TG’s slidey, sideways ride in Mini’s new WRC weapon
The rallying Countryman may be a bit brutal to look at, but it’s ready to give the WRC an almighty kick up the backside in 2011
Posted: 14 Apr 2011
The car moves around as if the track is coated in treacle, gliding effortlessly from one extreme of opposite lock to the other. It's soft and rolls more than a race car, yet it never lurches, and over the rally stage's yumps and holes, the ride stays supple and level. It hauls itself out of the slow corners on a wave of ready torque, the revs saw-toothing as the gearbox gets the next ratio like a brutal switch.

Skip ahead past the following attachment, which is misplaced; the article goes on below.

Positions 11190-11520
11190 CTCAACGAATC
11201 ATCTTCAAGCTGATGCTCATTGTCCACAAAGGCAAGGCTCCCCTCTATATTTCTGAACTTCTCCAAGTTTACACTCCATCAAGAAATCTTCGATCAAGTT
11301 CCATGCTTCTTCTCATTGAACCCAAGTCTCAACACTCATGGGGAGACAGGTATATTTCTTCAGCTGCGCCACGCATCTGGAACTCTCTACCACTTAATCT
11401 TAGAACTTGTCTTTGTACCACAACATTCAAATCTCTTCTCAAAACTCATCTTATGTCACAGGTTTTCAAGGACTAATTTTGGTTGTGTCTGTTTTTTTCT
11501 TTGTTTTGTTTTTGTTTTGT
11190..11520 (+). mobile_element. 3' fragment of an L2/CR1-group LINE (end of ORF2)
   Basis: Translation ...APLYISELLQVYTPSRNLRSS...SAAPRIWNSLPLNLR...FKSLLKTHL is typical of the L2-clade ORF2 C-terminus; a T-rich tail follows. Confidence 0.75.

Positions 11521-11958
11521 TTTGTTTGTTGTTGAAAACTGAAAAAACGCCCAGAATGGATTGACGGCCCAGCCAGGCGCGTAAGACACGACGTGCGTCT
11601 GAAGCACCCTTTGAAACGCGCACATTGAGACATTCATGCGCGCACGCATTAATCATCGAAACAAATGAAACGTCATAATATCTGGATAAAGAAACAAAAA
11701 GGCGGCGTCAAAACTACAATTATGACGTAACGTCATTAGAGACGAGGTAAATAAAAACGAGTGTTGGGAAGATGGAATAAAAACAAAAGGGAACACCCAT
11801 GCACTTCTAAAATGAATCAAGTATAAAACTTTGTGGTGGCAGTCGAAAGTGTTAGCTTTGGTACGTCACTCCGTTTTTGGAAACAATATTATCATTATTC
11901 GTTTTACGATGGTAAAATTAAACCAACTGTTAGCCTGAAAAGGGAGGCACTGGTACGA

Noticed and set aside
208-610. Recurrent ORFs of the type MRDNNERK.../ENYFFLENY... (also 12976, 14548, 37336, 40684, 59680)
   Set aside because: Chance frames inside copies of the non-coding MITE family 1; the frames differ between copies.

Motorsport people don't often have much good to say of the rule makers, but Lapworth says that Jean Todt, FIA president, knows that people will watch rallying only if there are lots of decent entrants. And to do that, the costs have to be contained. But also that people will only keep watching if the cars are spectacular.
As I climb out of the Mini, tyre smoke hanging in the air and a nauseous tide gently rising in my craw, it seems like mission accomplished.